No one else will speak Yagan. This Wednesday morning, the death of Cristina Calderón, the last native speaker of the Yagán language, at the age of 93, was reported. “Grandma Cristina”, as she was also known, was an Illustrious Daughter of the Region of Magallanes and Chilean Antarctica.
Cristina Calderón was born in 1928 on Isla Navarino, located in Tierra del Fuego, where he lived with his family maintaining the customs and beliefs of his Yagan ancestors, who inhabited the continent approximately six thousand years ago.
The Yagán people were recognized for their skills navigating the stormy channels of the extreme south of the country, where to protect themselves from the cold, they used wolf skins and fat to maintain temperature. In addition, its technique used for making reed baskets is recognized to this day, a technique that Calderón would maintain.
Cristina Calderón had been declared a Living Treasure of Humanity by the Chilean Government and UNESCO. She left behind seven children and 14 grandchildren, but none of them speak her language like she does. One of her daughters, Lidia González Calderón, is one of the indigenous legislators who are currently drafting the new Chilean Constitution.
“My mother, Cristina Calderón, has passed away at the age of 93. I have a deep sorrow for not being with her at the time of leaving. This is sad news for the Yagan. Everything I do in the job that I’m in, it will be in your name. And in it, your people will also be reflected ”wrote her daughter Lidia González, who officiates as deputy vice president of the Constitutional Convention, through her social networks.
Until her last years, Calderón was committed to preserving and transmitting everything related to the Yagán culture. Thus, together with her granddaughter, Cristina Zárraga, she created a dictionary from Yámana to Spanish, accompanied by playful images of animals and a CD where the repetition of words in this native language such as wind, dog or soul is heard. In addition, together they published a book of original legends and stories called Hai Kur Mamašu Shis (I want to tell you a story).
When my sister Úrsula passed away, I was left alone, with no one to talk to,” Cristina Calderón said in 2016, in an extensive report published by THE COUNTRY. “I learned Spanish when I was nine years old. The father of a niece was a gringo, and they taught me little, ”she recalled in her house in Villa Ukika, in Puerto Williams, with a view of the Beagle Channel. “So everyone spoke Yagán, but later they began to die, and I was left alone. the buses [niños] they did not want to learn. They were ashamed. White people laughed at them.” The Yagan had 32,400 words, an enormous amount when compared to the 5,000 words that any of us usually handles.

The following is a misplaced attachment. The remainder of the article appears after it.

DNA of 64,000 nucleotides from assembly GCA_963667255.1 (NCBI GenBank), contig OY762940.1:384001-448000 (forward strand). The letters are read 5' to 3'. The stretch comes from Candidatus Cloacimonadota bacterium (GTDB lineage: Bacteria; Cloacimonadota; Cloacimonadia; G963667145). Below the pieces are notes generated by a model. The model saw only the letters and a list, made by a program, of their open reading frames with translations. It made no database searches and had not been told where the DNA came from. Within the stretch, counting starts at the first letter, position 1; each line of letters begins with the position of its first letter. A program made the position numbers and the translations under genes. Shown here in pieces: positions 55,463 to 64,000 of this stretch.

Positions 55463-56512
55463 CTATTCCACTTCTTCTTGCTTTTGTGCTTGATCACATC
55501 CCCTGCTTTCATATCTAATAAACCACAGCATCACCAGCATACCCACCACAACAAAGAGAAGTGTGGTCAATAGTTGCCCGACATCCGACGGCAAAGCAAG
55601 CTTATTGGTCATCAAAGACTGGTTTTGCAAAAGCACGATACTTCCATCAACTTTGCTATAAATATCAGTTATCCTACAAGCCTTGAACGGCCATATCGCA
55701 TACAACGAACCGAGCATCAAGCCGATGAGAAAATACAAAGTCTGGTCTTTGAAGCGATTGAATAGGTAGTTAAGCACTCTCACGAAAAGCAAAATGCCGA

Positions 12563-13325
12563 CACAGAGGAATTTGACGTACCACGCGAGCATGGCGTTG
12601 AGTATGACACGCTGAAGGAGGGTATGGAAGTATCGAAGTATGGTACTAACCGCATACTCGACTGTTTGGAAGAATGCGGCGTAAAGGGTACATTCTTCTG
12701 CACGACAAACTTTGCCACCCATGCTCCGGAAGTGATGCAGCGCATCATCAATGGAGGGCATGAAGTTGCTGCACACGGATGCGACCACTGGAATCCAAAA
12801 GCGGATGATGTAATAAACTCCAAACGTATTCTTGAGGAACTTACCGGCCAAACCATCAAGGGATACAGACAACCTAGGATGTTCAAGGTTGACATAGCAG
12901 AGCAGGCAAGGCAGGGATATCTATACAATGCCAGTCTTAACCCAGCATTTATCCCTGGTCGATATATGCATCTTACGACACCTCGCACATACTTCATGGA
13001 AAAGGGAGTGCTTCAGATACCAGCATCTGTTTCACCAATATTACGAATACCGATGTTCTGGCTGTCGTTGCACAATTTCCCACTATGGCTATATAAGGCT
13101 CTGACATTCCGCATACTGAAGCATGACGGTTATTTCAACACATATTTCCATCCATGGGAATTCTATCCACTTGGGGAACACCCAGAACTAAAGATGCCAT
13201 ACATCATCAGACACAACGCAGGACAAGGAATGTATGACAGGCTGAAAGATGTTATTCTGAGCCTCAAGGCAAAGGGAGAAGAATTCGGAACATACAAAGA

Before the announcement of the daughter, several of her peers in the constituent body, sent their condolences to Lidia González through the same medium, lamenting the loss of the last Yagán who lived very closely the customs of her people, in Villa Ukika from Puerto Williams.
The conventional Jorge Baradit, sent all his love to González and his family. “Today Elisa said goodbye to her with some beautiful words in Mapudungun in our commission and we had a very heartfelt minute of silence,” he said in his retweet.
Similarly, the constituent elected by the Mapuche people, Rosa Catrileo, joined, commenting that “today is also a sad day for those of us who are part of the indigenous peoples, your mother will continue to be a symbol of cultural resistance forever.”
For her part, Beatriz Sánchez sent her condolences: “Dearest Lidia, a huge hug for you. And what you say is true, in your work for a multinational, intercultural and multilingual state; you continue working with the memory of your mother. Much love to you and your whole family.”